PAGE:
• If an idea can’t be traced back to its original impressions, then it can not be an idea based in reality, but rather imagination.  Hume used this notion to skeptically critique the ideas of a devine occupier, the self, and causation.

Causation

  • There are always causes, even if the power behind them is hidden from us, as with medicines or clouds.
  • We associate ideas because of their resemblance (we see a painting and think of the original), their contiguity (resemblance in time and place), or their perceived cause and effect (think of a wound and we can not avoid thinking of pain).
  • He wrote that, “If you tell me that any person is in love, I easily understand your meaning, but can never mistake that conception for the real passion, for even the colors of poetry can never paint natural objects.”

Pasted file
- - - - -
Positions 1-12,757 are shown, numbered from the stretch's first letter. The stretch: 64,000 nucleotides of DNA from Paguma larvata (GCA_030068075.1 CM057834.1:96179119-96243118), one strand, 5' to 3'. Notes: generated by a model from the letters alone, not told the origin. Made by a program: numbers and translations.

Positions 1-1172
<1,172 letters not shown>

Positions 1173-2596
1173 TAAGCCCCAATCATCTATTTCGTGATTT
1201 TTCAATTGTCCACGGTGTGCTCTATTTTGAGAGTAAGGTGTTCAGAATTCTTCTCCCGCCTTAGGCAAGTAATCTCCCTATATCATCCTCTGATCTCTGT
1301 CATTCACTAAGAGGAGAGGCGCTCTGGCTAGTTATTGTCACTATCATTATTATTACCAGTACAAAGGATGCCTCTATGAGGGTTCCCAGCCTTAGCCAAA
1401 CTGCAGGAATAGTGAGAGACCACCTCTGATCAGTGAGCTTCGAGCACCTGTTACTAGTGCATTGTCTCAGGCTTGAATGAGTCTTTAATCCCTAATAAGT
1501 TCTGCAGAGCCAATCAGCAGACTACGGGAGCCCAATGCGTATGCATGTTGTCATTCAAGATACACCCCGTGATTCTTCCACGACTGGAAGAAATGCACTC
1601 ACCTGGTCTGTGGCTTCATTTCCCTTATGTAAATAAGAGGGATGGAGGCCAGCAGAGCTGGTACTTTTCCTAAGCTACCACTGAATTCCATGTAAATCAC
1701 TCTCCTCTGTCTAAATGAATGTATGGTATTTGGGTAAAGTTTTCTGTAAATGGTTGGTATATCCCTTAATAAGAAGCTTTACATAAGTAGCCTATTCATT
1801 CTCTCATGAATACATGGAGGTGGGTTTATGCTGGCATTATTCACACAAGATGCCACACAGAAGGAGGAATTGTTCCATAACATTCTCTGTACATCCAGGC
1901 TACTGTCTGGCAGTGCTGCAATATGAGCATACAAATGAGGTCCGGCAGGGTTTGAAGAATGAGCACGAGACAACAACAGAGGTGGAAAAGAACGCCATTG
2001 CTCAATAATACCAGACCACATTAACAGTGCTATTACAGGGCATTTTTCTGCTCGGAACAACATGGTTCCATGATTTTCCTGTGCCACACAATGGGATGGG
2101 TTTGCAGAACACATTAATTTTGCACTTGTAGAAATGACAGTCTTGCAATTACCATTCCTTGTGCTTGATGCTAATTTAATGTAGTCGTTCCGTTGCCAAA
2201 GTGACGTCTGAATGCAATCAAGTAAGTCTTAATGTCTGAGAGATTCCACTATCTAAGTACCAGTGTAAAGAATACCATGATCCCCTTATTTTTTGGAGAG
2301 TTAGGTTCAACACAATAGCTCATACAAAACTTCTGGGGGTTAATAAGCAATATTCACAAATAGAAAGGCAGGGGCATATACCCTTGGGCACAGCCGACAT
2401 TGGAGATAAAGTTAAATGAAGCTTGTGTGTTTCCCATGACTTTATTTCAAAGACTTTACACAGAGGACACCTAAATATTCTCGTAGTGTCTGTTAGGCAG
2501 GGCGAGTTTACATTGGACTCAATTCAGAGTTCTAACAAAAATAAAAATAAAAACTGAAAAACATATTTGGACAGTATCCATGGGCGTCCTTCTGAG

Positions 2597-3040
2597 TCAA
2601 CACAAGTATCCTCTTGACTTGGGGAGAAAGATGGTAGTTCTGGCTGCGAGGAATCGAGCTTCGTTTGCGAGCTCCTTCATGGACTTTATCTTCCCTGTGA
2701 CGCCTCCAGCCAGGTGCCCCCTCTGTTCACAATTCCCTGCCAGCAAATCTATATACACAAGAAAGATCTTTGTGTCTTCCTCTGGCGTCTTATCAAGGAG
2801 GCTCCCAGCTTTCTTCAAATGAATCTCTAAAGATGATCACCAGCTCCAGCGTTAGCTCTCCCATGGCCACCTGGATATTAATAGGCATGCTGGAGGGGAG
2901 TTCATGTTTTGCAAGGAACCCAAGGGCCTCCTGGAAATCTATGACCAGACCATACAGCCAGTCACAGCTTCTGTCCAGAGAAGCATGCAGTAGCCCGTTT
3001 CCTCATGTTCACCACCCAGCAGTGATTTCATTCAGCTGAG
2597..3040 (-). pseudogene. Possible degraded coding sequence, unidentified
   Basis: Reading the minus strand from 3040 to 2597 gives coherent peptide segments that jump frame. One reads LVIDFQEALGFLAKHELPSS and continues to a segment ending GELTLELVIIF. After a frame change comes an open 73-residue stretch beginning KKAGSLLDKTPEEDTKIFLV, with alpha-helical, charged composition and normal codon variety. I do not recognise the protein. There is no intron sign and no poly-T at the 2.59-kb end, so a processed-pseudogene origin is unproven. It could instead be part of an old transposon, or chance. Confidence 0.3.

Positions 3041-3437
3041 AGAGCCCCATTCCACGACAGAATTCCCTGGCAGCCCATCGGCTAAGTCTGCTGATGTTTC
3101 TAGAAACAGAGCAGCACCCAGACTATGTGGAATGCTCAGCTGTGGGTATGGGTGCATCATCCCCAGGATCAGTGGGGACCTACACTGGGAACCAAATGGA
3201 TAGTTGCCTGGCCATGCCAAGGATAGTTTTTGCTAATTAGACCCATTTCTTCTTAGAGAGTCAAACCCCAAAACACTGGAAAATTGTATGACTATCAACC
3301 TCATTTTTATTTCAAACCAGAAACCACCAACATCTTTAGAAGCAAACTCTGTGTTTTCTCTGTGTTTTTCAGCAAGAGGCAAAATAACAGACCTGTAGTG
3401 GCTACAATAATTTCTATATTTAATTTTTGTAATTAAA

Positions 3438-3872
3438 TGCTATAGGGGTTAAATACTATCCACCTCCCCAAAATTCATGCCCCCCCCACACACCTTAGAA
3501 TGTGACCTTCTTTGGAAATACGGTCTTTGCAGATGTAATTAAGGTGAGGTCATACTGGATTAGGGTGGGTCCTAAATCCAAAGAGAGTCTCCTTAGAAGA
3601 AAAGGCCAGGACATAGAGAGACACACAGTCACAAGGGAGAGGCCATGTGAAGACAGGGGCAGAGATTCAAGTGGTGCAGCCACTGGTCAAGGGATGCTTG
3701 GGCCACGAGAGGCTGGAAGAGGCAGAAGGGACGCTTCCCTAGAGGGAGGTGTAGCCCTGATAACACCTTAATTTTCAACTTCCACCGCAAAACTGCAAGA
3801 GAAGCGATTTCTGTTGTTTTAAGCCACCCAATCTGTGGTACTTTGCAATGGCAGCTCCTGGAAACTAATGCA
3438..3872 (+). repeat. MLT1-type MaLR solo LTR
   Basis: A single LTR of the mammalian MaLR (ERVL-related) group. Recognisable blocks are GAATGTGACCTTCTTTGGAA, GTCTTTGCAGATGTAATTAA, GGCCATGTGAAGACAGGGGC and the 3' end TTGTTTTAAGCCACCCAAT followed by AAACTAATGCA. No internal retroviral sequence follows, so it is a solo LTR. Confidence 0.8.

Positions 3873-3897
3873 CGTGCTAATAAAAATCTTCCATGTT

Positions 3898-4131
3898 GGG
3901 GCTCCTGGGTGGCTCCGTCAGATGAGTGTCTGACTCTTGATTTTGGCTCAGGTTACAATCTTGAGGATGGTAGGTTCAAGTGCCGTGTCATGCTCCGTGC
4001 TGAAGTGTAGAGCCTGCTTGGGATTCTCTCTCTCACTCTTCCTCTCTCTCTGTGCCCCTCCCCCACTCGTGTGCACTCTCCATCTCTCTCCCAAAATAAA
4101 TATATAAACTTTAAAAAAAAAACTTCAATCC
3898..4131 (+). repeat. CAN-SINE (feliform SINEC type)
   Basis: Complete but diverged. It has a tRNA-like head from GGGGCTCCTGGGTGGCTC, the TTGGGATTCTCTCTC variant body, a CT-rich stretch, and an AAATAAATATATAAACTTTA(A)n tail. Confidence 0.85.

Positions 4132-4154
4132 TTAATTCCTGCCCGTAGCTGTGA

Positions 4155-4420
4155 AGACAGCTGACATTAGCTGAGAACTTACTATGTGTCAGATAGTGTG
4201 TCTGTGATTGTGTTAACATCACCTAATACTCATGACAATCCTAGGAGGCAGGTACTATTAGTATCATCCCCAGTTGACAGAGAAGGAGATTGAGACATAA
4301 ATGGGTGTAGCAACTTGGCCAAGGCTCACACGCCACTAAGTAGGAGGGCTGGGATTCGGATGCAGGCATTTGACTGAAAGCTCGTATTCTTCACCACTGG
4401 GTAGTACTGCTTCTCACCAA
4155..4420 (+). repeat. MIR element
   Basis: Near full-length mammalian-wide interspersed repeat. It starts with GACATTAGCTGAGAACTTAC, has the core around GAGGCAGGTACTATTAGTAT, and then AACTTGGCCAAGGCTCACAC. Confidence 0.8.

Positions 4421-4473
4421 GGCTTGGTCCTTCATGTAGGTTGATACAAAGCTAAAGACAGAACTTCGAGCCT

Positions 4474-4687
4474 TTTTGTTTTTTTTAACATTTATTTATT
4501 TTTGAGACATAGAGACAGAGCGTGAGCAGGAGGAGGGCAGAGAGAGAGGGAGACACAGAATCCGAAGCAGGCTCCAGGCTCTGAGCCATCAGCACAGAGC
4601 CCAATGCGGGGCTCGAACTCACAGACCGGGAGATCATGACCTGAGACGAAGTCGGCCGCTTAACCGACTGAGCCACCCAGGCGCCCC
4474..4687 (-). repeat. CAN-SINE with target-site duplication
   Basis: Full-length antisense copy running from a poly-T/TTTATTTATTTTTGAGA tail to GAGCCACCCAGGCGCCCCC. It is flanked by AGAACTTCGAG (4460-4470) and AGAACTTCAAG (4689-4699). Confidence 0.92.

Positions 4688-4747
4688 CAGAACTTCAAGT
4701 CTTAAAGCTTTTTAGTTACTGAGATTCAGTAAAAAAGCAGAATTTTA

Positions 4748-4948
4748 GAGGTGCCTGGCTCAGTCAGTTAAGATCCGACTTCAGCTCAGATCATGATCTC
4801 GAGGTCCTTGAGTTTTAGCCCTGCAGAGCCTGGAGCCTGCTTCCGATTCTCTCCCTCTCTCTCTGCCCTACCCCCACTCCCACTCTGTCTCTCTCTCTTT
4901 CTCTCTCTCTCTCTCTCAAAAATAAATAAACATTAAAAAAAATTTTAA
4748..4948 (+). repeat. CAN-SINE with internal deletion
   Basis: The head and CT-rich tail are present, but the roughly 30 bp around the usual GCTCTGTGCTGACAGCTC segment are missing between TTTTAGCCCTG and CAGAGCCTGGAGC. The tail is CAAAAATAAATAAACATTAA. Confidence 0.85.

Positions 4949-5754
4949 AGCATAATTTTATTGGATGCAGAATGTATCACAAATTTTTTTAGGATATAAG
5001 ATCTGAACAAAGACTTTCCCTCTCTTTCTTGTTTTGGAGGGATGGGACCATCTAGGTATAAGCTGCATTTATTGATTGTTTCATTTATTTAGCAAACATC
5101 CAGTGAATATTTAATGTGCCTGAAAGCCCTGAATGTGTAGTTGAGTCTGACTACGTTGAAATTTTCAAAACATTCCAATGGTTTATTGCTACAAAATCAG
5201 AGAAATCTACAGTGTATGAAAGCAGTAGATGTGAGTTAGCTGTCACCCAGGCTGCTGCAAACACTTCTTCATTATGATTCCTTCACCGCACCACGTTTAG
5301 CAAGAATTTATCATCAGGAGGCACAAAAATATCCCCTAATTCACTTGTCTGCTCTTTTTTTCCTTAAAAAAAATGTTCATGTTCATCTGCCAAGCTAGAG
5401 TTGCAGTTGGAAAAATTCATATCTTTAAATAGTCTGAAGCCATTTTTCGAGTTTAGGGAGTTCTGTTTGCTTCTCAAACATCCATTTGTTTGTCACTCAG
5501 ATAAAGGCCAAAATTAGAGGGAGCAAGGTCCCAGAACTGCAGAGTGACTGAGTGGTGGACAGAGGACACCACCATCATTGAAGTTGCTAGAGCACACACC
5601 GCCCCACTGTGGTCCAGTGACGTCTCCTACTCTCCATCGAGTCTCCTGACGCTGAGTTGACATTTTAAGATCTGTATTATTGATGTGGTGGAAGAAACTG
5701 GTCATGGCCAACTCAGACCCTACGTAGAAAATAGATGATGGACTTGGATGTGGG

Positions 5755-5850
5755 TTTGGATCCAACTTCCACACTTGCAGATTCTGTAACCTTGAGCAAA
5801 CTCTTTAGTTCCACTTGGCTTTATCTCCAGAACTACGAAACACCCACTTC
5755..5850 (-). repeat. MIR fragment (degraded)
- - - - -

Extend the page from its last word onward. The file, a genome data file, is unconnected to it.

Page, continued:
• We assume that certain things are connected just because they commonly occur together, but a genuine knowledge of any connection is mere habit of thought.

How to Live

  • Hume’s Law is generally put as “It is never possible to deduce evaluative conclusions from factual premises.” This is also known as the is/ought problem. Basically, being judgmental belongs more in the realm of emotions than facts. You can say, “You should be “blankety blank,” because that would make me feel better,” but not because of anything factual about “blankety blank.”
  • Hume held that people can exhibit qualities that give happiness to themselves as well as being useful to others. These qualities were justice, faithfulness, and politeness, in addition to benevolence, which he regarded as the highest general quality a person can have.
  • Virtues, such as justice, faithfulness, politeness, and benevolence, are qualities that a person can develop. In this sense, overall altruism toward others is a sign of personal development.
  • To ascertain our obligation, we naturally place our sentiments into the public arena for scrutiny to see if others concur.